Session 1, Part C: Building the Number Line (35 minutes)

After exploring a number system different from our own, we are now ready to begin examining the real number system. We will begin to classify and examine the different types of numbers we use and look at how the numbers and operations relate to one another. We will start with the counting numbers on a number line and then add more numbers to the line as they occur in our study of operations. Note 2

Use the number line in the Interactive Activity that follows to complete Problems C1-C6. Note 3

This activity requires the Flash plug-in, which you can download for free from Macromedia's Web site. For a non-interactive version of this activity, draw your own number line on a large sheet of paper, and then follow the instructions below.

Instructions for non-interactive activity:
Enter the number 1 near the center of the line, followed by the next several counting numbers (2, 3, 4, 5, ...) to the right of the 1. Make sure that the distance between any two adjacent numbers is the same.

Suppose that the only numbers on this number line were the counting numbers. Assuming that your number line is infinitely long and your set of counting numbers is infinite, can you add any number in the set of counting numbers to any other number and stay within that set?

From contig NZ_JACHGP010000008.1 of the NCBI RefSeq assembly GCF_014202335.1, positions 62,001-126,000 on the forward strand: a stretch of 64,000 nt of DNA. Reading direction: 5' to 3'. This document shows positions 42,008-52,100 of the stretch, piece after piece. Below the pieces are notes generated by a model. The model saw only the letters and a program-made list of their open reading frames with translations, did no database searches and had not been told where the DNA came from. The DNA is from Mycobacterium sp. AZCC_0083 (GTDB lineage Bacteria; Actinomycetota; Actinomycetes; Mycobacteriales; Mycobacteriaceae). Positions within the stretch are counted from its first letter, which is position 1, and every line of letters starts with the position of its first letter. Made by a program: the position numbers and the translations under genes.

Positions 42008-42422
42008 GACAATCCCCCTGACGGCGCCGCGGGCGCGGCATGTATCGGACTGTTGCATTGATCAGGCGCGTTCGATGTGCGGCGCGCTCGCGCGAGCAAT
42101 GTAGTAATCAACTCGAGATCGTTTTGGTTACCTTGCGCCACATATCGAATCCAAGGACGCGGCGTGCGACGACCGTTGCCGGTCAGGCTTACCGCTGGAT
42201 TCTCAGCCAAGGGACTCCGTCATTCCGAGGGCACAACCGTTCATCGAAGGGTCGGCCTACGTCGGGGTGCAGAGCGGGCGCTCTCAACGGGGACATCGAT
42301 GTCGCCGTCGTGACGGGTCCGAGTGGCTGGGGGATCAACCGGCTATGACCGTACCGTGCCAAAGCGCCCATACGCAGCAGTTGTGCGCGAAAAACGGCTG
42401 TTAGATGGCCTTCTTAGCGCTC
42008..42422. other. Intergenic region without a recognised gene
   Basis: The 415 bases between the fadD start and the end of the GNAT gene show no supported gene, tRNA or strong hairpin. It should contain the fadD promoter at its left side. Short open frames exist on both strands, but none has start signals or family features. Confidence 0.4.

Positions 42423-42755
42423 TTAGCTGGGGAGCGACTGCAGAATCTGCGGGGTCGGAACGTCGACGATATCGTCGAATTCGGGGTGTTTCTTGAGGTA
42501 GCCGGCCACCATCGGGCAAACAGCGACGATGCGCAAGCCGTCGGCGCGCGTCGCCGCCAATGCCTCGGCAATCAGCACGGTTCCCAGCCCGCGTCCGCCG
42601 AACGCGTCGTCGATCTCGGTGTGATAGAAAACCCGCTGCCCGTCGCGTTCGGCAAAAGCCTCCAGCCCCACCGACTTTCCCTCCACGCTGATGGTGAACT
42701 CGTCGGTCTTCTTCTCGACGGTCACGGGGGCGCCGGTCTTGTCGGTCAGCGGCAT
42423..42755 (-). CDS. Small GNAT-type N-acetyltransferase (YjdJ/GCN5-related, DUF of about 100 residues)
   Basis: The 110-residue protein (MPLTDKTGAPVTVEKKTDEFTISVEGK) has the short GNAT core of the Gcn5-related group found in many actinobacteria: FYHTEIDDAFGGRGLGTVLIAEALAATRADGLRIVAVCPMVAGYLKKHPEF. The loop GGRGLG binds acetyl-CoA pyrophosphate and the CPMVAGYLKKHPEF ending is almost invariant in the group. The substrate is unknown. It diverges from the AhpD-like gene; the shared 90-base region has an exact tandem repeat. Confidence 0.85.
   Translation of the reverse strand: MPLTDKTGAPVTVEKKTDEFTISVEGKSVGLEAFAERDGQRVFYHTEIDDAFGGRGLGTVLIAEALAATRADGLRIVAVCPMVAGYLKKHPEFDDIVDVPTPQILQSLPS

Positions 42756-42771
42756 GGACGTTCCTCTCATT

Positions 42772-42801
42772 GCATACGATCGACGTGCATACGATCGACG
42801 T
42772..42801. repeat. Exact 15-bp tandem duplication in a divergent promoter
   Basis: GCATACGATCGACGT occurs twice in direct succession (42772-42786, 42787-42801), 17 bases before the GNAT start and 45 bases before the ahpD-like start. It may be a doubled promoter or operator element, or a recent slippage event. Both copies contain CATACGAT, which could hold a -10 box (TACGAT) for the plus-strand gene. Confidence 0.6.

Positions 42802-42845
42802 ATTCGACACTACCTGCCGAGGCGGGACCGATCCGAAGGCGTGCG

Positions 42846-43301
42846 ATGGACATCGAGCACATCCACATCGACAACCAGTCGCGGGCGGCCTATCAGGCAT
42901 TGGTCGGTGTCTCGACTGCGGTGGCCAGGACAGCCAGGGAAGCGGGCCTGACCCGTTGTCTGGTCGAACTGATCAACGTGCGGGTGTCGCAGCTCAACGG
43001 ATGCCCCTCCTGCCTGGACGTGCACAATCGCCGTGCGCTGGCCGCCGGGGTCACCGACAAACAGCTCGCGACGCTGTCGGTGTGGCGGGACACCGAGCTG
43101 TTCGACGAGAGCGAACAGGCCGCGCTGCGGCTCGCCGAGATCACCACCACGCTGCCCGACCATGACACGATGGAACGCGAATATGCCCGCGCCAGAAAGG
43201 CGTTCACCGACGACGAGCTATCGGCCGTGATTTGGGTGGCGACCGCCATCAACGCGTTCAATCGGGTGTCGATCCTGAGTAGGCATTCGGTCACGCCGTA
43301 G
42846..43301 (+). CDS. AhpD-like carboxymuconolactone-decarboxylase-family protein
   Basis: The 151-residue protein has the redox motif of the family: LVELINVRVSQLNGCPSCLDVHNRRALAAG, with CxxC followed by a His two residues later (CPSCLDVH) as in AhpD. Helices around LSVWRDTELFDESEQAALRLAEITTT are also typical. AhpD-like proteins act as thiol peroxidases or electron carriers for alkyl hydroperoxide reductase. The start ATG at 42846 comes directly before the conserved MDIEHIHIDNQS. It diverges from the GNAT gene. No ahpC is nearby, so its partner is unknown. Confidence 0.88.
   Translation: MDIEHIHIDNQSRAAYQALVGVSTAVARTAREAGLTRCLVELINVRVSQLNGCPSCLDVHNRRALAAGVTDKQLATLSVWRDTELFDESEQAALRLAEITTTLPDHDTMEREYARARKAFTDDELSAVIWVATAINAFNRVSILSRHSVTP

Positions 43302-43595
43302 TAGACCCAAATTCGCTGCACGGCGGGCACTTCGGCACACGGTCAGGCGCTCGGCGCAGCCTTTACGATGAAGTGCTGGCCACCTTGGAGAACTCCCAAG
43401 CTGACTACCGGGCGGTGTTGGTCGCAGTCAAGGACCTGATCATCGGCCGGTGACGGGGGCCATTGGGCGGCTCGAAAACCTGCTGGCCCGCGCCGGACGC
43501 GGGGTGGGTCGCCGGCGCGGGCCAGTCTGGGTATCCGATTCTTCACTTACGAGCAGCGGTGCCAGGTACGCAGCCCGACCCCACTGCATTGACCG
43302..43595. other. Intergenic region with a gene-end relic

b.

Can you multiply any two numbers in the set of counting numbers and stay within that set?

Problem C2

a.

Moving on to subtraction, what other elements must you include on your number line to be able to subtract?

b.

Enter the numbers you need for subtraction, again making sure that the distances are precise.

Problem C3

a.

What elements must you include on your number line to be able to divide?

You may notice that by taking two numbers on the number line -- 1 and 3, for example -- and dividing the smaller by the larger, it will be necessary to add fractions between the integers already on the number line. Close Tip

b.

What do multiplicative inverses have to do with division?

The multiplicative inverse of a number is the number by which you must multiply the original number by to get the multiplicative identity element, or 1. Close Tip